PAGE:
This winter will be an unprecedented season when both the flu virus and the virus that causes COVID-19 will be present and spreading simultaneously, and numbers are already beginning to rise. Getting a flu vaccine is more important than ever this year to protect yourself and the people around you from flu.

Almost everyone 6-months-of-age and older should get a flu vaccine. This will help reduce the spread and relieve some of the impact on medical centers in the community.

Learn Di­fferences Between Flu and COVID-19

Because symptoms of flu and COVID-19 are similar, it may be hard to tell the difference. Symptoms unique to COVID-19 include change in or loss of taste or smell. Common symptoms that COVID-19 and flu share, include:

  • Fever or feeling feverish/chills
  • Cough
  • Shortness of breath or difficulty breathing
  • Fatigue (tiredness)
  • Sore throat
  • Runny or stuffy nose
  • Muscle pain or body aches
  • Headache
  • Some people may have vomiting and diarrhea, though this is more common in children than adults

Another way to distinguish these two illnesses is by the severity and timing of symptoms. Flu viruses can cause mild to severe illness and tend to develop within the first few days after infection. COVID-19 symptoms can develop even a couple weeks after infection. COVID-19 seems to cause more serious illnesses in some people, while some individuals can be asymptomatic.

Stopping the Spread of Germs

There are simple steps that you can take to stop the spread of germs:

  • Social distance, avoid crowds and wear a mask to minimize risk.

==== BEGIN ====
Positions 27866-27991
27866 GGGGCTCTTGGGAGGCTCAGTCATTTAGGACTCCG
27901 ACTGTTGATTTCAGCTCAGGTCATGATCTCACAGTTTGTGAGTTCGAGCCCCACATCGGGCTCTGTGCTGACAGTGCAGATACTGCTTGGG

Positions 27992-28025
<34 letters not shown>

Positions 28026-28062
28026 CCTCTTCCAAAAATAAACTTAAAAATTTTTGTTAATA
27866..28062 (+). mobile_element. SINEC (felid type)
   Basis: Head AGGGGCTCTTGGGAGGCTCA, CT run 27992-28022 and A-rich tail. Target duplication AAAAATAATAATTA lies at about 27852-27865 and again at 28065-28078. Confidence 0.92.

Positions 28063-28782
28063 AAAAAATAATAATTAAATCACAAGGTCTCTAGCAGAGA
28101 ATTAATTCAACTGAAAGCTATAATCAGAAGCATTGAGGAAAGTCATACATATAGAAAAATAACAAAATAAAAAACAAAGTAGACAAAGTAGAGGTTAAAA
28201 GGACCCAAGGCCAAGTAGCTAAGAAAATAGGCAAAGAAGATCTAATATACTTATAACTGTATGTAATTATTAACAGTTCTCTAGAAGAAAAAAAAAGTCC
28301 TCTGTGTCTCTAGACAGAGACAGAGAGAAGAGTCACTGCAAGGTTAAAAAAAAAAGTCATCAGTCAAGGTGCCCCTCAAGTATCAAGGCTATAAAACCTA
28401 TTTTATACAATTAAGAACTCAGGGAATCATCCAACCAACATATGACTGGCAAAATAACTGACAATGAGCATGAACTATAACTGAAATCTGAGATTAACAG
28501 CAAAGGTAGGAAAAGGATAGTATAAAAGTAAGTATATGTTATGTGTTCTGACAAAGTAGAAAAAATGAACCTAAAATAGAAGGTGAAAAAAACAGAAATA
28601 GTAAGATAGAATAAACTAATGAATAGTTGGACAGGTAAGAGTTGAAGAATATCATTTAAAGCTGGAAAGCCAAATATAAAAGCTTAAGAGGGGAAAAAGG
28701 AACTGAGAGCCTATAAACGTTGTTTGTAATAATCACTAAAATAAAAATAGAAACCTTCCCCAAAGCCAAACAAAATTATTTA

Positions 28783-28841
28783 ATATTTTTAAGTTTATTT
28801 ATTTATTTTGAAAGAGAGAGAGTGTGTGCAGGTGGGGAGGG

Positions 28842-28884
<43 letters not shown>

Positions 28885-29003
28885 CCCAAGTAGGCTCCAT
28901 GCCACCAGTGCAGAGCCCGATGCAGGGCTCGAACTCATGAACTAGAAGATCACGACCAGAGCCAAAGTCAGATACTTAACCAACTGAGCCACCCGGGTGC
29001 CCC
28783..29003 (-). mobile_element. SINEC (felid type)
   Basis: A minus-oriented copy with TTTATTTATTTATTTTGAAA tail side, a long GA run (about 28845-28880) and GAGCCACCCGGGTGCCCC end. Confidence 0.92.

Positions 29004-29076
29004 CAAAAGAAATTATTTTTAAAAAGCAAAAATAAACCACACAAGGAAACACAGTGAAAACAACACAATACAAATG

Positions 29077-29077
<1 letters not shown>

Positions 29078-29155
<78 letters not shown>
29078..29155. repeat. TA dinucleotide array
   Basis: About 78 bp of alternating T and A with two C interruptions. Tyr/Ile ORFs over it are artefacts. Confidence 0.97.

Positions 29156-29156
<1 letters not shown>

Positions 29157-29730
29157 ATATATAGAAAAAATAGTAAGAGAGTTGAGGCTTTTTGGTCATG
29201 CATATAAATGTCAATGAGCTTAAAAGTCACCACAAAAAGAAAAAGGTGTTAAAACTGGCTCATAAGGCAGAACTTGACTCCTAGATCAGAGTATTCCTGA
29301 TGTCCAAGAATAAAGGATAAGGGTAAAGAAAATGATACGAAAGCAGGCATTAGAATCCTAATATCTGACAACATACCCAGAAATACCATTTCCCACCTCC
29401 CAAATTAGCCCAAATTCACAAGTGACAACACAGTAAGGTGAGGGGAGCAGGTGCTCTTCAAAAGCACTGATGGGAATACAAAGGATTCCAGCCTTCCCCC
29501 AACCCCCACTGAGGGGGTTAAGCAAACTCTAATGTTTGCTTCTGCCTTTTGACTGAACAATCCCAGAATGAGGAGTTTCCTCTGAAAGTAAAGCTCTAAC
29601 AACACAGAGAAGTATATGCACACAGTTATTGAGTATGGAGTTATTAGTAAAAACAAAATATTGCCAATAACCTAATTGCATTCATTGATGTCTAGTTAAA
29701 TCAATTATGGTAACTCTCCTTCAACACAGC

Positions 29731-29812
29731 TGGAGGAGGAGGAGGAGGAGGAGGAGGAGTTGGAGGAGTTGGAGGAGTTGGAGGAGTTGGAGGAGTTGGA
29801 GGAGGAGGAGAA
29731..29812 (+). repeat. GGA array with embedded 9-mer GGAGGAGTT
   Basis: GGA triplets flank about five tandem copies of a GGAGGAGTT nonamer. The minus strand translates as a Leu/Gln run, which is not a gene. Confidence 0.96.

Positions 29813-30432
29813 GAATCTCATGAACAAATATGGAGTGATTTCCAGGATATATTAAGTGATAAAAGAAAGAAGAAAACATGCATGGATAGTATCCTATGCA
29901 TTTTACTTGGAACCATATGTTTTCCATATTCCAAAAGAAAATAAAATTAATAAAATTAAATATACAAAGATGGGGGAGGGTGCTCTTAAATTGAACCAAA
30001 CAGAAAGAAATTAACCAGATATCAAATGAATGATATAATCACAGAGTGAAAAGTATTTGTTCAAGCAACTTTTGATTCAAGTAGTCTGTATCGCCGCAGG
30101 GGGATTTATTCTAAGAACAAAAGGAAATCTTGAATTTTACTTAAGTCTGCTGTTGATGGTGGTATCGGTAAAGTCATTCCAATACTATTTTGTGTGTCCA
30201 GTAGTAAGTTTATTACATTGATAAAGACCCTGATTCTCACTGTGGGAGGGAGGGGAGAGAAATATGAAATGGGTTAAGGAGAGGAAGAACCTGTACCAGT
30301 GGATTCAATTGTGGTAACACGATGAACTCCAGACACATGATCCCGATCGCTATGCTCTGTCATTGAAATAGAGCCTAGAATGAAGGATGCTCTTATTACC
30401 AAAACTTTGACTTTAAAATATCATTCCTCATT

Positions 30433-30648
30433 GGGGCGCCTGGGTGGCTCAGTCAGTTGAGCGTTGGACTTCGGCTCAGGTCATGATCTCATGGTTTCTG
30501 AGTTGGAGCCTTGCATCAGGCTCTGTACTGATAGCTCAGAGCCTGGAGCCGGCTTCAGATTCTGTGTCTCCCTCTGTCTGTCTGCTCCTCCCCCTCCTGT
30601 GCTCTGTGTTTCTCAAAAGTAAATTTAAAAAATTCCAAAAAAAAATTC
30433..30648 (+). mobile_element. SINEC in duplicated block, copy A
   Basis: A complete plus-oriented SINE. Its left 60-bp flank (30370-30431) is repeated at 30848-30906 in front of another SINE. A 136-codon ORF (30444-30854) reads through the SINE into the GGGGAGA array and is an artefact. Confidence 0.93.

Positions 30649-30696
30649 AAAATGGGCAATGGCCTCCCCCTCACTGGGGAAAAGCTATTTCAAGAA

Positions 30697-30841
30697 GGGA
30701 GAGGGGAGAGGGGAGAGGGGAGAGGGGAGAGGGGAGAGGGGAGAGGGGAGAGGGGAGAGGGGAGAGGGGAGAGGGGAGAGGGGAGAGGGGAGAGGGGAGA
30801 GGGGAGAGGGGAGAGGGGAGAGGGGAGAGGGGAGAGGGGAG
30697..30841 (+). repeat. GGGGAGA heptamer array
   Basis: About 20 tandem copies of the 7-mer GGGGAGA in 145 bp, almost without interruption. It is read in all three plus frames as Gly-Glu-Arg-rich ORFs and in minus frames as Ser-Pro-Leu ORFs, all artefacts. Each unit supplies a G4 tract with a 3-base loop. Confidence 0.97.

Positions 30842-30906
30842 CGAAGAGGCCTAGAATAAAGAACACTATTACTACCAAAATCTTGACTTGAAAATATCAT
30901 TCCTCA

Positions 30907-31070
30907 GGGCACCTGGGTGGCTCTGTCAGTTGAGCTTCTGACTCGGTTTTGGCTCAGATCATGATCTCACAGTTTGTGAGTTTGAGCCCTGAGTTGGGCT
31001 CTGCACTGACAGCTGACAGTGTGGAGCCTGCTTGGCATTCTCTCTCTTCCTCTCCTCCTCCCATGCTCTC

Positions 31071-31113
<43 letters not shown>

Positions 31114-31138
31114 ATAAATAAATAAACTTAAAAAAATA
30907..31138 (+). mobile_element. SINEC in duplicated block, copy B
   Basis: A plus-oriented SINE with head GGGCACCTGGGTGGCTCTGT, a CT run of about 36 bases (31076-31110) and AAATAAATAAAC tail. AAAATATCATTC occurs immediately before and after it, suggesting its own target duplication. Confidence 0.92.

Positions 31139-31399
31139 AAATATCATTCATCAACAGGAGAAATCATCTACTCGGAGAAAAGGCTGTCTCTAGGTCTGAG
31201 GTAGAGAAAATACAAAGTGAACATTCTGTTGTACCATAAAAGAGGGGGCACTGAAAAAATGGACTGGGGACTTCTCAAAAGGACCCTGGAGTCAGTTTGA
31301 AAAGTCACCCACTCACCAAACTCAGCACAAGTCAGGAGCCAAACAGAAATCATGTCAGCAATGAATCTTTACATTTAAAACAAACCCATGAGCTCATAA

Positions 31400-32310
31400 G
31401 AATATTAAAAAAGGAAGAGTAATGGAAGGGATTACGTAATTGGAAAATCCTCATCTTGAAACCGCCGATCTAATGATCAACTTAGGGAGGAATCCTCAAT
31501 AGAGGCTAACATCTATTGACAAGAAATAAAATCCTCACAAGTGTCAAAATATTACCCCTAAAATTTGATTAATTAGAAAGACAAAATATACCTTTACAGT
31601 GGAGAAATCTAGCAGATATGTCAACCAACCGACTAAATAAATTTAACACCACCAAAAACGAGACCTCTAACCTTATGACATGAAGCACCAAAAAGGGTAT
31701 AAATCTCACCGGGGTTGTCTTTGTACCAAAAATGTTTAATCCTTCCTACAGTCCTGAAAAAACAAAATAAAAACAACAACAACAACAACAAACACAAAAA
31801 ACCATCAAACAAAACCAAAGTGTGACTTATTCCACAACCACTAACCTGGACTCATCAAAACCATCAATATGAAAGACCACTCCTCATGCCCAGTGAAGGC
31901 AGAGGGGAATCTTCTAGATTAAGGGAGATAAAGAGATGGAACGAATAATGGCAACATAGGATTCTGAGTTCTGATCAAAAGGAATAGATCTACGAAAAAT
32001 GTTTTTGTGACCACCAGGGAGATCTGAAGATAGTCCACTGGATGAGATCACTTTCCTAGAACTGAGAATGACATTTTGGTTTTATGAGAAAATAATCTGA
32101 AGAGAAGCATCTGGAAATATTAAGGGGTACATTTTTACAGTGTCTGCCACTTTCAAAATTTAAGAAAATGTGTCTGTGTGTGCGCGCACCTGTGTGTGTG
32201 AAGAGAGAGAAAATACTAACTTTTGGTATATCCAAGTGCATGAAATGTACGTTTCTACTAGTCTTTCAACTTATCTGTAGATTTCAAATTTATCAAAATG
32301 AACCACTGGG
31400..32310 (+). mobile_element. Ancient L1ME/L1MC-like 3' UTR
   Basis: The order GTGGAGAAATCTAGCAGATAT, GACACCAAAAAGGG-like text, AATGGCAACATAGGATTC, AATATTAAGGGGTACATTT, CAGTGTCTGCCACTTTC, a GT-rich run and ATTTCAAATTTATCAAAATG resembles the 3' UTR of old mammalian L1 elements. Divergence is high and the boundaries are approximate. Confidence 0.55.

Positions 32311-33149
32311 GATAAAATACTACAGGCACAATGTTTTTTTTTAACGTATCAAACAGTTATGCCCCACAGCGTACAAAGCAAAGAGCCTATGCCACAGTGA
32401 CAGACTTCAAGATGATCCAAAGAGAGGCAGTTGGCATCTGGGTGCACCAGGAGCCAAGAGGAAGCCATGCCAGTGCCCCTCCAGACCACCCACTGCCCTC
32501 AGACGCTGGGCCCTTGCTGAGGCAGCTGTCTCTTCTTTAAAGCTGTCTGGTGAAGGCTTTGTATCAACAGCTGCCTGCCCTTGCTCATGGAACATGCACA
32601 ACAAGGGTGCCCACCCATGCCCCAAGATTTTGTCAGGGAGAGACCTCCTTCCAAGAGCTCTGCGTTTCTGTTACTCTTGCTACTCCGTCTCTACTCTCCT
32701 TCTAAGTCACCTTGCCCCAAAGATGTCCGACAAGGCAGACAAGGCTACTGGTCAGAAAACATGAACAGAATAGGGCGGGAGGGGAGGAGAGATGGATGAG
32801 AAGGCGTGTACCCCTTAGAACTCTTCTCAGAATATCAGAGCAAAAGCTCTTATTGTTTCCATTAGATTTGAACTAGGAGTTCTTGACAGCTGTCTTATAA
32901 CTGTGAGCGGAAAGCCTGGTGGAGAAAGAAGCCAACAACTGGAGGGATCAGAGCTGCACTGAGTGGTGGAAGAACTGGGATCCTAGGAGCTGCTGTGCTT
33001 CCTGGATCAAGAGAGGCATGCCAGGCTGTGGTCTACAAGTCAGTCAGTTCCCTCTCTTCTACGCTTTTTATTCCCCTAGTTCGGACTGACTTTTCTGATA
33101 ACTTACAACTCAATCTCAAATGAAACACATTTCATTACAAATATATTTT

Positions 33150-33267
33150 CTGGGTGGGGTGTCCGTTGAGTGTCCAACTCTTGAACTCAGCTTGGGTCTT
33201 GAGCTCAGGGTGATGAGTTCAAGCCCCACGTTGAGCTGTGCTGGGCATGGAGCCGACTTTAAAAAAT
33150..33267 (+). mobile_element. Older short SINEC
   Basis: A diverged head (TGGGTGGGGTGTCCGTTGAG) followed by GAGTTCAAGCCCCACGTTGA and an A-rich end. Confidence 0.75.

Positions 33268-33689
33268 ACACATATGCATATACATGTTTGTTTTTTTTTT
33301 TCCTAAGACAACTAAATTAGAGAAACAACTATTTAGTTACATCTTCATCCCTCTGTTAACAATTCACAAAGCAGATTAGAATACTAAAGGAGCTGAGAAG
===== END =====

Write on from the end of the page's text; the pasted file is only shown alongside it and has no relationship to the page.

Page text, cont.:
• Keep hand sanitizer on you as an alternative to hand washing.
  • If you’re not wearing a mask, cover your mouth and nose when you cough or sneeze, with a tissue or by coughing or sneezing into your sleeve (elbow).
  • Wash your hands often with soap and warm water. Wash for 20 seconds or long enough to sing the “Happy Birthday” song twice.
Expert Care for Children at High Risk

While serious cases of COVID-19 mainly affect adults, children can be infected with the virus too. Furthermore, children with asthma or chronic lung disease might be at increased risk of severe illness compared to other children, according to the Centers for Disease Control and Prevention.

Since children with asthma have sensitive airways, the flu can cause further inflammation and bring on an asthma attack. With already weakened lungs and airways, the flu can even lead to more serious conditions, like pneumonia and other respiratory infections.

If your child gets sick this winter, it’s important to find a doctor and hospital that understands the complexities of these illnesses in children, especially for those with underlying conditions. 

Miller Children’s & Women’s Hospital Long Beach has a Children’s Pulmonary Institute, which is a U.S. News & World Report nationally ranked provider of pediatric pulmonology and immunology/allergy care. Combining these pediatric specialties into one comprehensive program allows Miller Children’s & Women’s to care for children who have complex illnesses like few other hospitals can.

Dr. Inderpal Randhawa is the medical director of the Children’s Pulmonary Institute at Miller Children’s & Women’s. Learn more about the services offered at the Children's Pulmonary Institute.

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